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Workers’ Compensation Lump Sum Settlement Attorney

  1. Joint Petition Settlement Approvals
  2. Recent Changes to the Joint Petition Settlements
  3. Subrogation
  4. Voluntary Termination of Employment

Most clients ask at some point in the process, “Can we just settle the case for a lump sum, and I go about with my life without having to deal with the work comp insurance company?” And my answer is, “usually.” Every case has its own unique facts and circumstances that must be considered. In general, you can settle a case at any time. You can settle before litigation starts, you can settle when the case is on appeal, and you can settle at any point in between. My general philosophy is that you shouldn’t settle unless you have received all the medical treatment available to make your work injury as good as it’s going to get. In work comp lingo, this is at the end of your “healing period.”

However, some claims are denied in the beginning for various reasons such as, not performing employment services, horseplay, intoxication, idiopathic fall, or independent contractor. If you go to trial on these issues, it’s usually an all or none proposition. In these instances it can be in your best benefit to settle the claim for a lump sum to avoid the risk of losing and getting nothing.

Joint Petition Settlement Approvals

All workers’ compensation settlements must be approved by a work comp judge, and settlements must be in writing and filed with the work comp commission for at least five days before a judge can hold the hearing approving the settlement. I attend every settlement hearing with my client, and I ask a series of questions that I cover with my client well before the hearing. Each client must testify under oath that they understand their rights and feel like the settlement is in their best interest before a judge will approve their settlement.

There are situations wherein the injured worker does not have to testify before a judge, but these situations are rare and disfavored. However, many of the trucking companies in Arkansas require their injured truck drivers to submit to Arkansas work comp laws. I have represented truck drivers all over the country, including California, Arizona, Texas, Florida, Pennsylvania and New York. There is a process we can use with these out of state workers, wherein, we can submit settlements for approval based upon notarized interrogatories and affidavits.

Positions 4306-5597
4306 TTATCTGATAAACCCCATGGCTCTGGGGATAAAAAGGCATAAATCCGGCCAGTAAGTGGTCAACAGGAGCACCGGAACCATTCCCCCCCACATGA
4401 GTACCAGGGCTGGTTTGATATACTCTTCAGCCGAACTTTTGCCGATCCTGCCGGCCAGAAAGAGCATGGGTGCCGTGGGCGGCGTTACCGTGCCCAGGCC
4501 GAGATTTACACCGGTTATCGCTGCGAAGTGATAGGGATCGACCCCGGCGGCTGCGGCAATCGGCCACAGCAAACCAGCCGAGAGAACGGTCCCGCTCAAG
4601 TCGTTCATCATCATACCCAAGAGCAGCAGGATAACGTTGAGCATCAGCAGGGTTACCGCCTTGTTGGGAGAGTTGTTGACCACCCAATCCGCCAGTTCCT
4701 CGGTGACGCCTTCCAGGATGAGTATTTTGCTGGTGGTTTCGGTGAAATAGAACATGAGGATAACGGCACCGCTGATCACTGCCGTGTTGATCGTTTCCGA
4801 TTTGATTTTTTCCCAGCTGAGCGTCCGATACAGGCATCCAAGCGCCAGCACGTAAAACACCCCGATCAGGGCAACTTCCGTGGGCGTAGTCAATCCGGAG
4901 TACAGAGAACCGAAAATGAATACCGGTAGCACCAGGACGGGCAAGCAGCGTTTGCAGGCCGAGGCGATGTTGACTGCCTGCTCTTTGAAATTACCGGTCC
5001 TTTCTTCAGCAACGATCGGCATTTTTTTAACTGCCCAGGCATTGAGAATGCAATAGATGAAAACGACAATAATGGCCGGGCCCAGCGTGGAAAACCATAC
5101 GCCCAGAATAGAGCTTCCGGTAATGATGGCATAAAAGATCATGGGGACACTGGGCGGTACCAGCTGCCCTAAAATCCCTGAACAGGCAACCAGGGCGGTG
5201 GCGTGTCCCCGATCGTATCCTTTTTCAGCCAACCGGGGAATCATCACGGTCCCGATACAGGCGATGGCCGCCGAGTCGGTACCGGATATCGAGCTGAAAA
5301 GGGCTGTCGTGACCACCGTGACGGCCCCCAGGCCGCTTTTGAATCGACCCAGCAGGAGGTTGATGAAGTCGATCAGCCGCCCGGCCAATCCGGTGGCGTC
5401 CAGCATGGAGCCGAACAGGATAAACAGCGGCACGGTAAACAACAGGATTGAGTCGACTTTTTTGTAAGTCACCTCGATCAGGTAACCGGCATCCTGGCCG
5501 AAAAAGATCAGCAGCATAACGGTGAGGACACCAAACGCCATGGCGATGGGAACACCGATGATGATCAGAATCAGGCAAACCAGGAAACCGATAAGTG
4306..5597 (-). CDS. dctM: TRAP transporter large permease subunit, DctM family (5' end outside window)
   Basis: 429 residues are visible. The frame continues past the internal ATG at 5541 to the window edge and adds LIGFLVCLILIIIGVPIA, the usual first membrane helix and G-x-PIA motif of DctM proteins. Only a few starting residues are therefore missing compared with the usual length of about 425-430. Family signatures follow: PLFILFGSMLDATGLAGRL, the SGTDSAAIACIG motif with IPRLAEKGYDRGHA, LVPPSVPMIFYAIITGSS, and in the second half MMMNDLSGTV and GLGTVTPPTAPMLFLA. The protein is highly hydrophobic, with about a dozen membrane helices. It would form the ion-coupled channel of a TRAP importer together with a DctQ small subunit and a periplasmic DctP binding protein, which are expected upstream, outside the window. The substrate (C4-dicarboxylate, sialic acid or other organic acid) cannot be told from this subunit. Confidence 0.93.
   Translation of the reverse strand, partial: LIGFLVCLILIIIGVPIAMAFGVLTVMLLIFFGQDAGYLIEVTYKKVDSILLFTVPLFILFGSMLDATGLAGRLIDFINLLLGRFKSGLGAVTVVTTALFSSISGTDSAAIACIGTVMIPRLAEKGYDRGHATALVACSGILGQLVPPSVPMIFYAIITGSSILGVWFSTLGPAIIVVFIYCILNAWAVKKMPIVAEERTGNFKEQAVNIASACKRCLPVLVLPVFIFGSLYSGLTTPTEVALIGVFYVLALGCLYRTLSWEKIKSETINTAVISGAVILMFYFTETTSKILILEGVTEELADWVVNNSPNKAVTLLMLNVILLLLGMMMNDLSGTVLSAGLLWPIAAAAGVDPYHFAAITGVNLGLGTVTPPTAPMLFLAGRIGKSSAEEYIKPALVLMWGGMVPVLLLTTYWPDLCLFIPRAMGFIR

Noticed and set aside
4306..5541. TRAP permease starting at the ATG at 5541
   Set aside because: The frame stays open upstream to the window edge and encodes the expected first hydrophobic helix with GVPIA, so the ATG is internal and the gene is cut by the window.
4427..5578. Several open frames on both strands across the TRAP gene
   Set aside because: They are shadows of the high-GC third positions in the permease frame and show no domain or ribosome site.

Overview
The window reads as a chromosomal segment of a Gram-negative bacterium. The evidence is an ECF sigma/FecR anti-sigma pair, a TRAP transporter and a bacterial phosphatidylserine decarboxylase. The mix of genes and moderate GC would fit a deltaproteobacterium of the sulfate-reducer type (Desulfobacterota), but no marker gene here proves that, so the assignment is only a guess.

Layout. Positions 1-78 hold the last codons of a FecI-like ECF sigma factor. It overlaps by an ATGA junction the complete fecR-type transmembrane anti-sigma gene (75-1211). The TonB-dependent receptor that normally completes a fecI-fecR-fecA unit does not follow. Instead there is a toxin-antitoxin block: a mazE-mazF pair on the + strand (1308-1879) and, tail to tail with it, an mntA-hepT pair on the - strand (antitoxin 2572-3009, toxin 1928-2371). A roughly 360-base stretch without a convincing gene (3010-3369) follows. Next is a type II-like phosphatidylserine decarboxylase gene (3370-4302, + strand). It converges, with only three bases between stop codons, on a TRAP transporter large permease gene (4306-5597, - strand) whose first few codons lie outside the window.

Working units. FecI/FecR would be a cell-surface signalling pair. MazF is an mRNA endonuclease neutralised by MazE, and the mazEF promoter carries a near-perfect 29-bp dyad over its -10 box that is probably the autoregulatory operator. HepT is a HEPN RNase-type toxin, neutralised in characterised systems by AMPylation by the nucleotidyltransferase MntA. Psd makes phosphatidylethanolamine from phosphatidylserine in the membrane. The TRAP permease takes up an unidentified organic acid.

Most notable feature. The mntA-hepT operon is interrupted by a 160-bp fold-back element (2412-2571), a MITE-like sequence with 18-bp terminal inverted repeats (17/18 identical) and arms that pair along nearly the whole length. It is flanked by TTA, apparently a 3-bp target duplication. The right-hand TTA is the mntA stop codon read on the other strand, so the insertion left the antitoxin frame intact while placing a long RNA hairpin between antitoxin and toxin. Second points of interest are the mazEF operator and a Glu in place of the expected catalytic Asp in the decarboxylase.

Recent Changes to the Joint Petition Settlements

Prior to 2018, Arkansas work comp judges had to determine if the settlement was in the injured workers’ best interest. However, big business changed the law in 2017, so that the judge also has to consider whether the settlement is in your employer’s best interest. I testified against the bill at the Capitol in Little Rock, but the bill was passed with great pressure and financial support from employers and insurance companies. Part of my testimony was that injured workers unrepresented by attorneys would be taken advantage of by the insurance companies, and it will be difficult for judges to deny unfair settlements based upon the language of the new law.

Once a settlement is approved, the case is over and cannot be appealed. If you have not consulted an attorney before that time, it is too late.


Lump sum settlement negotiations can become complex when dealing with subrogation issues. Subrogation involves another insurance company that has made payments that your work comp insurance carrier should have made, and that other insurance company requests reimbursement. There are often situations wherein other insurance companies may have made payment of benefits after you were injured at work.

For example:

  • A medical provider may have submitted payment to a health insurer instead of the work comp insurance carrier. In those situations, your health insurance company may be entitled to reimbursement.
  • Another example involves personal short term or long term disability insurance benefits which may also be asking for reimbursement.

Additional matters that may play a role in your settlement could include:

  • Unpaid child support, if you have unpaid court ordered child support, child support enforcement may require one-half (1/2) of your lump sum settlement be withheld to pay that debt.

Your eligibility for Medicare benefits can play into the negotiation of a work comp settlement, and sometimes Medicare must provide permission for you to settle your work comp claim. It is sometimes best to resolve your work comp claim before filing for Social Security disability and becoming eligible for Medicare.

All of these subrogation issues must be resolved in order for a work comp judge to approve a lump sum settlement.

Voluntary Termination of Employment

Insurance companies and employers often attempt to convince the injured worker to resign their employment. It is never a good idea to quit or voluntarily terminate your employment in the middle of your workers’ compensation claim. Further employment is best addressed at the end of the work comp claim and is a negotiating chip we can use to improve a lump sum settlement.

If anyone tries to convince you to resign, immediately contact the Law Office of Jason M. Hatfield, P.A. Do not quit or resign before speaking to my office.

Springdale Workers’ Compensation Lawyer

Experienced. Dedicated. Compassionate.

I have over 20 years of experience as a lawyer helping injured workers in Arkansas. It does not matter what type of injury you suffered on the job — you have worked long and hard to get where you are today.

If you are interested to learn more about potential lump sum settlements options or if your employer’s insurance company has offered a lump settlement for your injury you should contact the Law Office of Jason M. Hatfield, P.A. at 479-361-3575 to discuss if the offer is just and fair.

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